Transport index will gauge U.S. economy

Transport index will gauge U.S. economy

WASHINGTON - A new index that uses freight and passenger service volumes to measure economic strength was unveiled Thursday by the Department of Transportation.

The Transportation Services Index, introduced by Transportation Secretary Norman Y. Mineta during a visit to the New York Stock Exchange, is designed to gauge transportation's contribution to U.S. economy.

The index, which will have about a two-month lag, will be launched in March and include data dating to 1990.

Mineta said that the TSI will provide a monthly snapshot of freight and passenger transportation in the U.S., and could be the "Dow-Jones" index of the transportation sector.

The index is important, "because the for-hire transportation industry, like other service industries, have not been traditionally well-represented in economic indicators," Mineta said. "The Transportation Services Index will fill that huge void, and give us a solid reading of where the economy is going."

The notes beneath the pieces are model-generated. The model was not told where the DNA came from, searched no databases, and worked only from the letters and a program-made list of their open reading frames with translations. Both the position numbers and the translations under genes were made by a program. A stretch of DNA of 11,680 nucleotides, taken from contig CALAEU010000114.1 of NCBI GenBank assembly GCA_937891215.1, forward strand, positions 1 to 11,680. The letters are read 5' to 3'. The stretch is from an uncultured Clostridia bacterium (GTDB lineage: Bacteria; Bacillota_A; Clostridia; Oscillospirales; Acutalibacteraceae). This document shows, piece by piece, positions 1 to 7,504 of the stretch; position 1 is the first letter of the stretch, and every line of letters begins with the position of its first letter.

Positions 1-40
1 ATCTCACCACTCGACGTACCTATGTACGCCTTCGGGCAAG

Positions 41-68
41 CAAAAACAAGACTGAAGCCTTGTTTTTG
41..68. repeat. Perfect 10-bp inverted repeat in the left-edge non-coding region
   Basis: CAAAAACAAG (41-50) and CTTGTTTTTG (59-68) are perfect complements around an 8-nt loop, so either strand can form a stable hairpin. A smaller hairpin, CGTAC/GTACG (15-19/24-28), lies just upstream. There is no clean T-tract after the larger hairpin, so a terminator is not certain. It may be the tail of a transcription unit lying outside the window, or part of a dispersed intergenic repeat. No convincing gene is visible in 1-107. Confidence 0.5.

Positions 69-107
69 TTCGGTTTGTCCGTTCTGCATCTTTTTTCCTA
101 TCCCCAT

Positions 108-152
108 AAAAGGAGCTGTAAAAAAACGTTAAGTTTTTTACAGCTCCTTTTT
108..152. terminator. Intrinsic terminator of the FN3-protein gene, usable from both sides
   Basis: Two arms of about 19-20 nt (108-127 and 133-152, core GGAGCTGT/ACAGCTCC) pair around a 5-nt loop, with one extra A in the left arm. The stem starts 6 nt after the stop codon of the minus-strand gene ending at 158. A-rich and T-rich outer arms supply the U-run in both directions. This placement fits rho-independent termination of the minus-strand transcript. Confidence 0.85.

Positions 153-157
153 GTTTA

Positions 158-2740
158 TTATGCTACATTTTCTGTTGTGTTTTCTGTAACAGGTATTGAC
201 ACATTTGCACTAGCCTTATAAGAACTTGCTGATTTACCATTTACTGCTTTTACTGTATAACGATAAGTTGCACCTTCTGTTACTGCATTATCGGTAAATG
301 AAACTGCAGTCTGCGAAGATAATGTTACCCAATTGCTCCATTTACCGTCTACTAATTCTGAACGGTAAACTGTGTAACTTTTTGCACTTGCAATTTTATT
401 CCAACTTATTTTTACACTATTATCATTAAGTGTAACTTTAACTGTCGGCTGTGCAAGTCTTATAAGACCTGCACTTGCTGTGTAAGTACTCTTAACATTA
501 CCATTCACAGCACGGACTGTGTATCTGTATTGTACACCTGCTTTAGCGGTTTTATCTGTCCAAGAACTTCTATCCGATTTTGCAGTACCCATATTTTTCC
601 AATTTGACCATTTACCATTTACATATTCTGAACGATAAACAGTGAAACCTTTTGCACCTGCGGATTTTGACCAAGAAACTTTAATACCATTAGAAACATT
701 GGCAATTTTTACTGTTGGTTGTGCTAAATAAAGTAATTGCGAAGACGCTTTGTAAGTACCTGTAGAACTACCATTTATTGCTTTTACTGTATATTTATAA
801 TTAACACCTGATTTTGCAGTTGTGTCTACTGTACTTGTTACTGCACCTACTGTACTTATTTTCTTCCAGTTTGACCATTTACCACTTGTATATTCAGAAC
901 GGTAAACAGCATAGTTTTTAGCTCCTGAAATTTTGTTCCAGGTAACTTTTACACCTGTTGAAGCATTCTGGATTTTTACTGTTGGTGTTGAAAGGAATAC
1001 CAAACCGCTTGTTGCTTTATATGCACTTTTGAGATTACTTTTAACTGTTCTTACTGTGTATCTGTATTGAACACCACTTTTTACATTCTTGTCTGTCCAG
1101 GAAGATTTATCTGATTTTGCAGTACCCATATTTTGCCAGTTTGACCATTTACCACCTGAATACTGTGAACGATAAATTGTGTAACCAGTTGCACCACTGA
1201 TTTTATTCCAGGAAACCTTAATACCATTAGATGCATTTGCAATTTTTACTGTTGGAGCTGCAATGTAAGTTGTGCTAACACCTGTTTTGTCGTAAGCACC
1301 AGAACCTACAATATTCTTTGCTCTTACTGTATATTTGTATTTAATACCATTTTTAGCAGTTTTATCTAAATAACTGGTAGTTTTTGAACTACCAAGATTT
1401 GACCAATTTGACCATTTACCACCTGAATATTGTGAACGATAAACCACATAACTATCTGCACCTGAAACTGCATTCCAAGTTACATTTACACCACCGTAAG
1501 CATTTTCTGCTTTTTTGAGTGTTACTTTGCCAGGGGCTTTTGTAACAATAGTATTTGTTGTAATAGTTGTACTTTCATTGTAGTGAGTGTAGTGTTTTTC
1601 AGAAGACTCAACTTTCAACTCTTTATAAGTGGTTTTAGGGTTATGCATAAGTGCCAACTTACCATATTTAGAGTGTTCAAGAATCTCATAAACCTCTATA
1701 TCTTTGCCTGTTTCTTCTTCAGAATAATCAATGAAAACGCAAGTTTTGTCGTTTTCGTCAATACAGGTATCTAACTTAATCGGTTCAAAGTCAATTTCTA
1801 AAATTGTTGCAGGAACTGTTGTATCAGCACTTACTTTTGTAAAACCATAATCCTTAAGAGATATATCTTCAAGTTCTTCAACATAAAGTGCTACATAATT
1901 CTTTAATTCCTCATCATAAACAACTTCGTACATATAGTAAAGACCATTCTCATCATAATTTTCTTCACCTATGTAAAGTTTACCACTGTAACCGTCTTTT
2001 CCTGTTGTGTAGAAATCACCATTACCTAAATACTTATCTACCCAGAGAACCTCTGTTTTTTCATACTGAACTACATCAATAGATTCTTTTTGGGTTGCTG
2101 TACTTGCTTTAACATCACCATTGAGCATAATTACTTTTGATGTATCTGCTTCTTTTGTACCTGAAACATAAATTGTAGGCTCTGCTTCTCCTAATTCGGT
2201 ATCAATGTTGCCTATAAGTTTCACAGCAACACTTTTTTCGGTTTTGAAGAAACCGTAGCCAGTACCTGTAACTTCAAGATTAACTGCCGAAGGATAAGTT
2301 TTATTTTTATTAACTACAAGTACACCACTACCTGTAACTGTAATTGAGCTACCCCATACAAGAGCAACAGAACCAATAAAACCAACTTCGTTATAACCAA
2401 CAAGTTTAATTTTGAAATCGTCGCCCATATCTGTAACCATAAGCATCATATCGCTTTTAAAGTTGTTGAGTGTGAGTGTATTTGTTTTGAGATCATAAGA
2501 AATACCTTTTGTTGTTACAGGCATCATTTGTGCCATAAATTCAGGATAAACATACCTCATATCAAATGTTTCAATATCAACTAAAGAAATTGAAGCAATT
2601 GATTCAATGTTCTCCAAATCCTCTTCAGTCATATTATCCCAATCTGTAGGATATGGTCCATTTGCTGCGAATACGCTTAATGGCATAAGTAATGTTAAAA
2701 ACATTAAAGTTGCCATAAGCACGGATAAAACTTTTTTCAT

Jack Wells, chief economist for DOT's Bureau of Transportation Statistics, said that the index will be made up of eight component indices, freight traffic by truck, rail, air and inland waters, passenger transportation by air, rail and bus, and mass transit.

He said that DOT will tap outside sources for some data. The American Trucking Associations keeps tabs on truck tonnage, and rail freight ton-miles are measured by the Association of American Railroads. The U.S. Corps of Engineers collects data on tonnage moved via inland waterways.

Mineta said that transportation services make up 11 percent of the gross domestic product, and provide 11.6 million jobs.

He said that the TSI will show the link between transportation and the nation's economic health.

"A transportation system that keeps the business of America moving is vital to the strength of our nations economy," he said. "If products cannot be delivered quickly, we risk putting the brakes on the economy."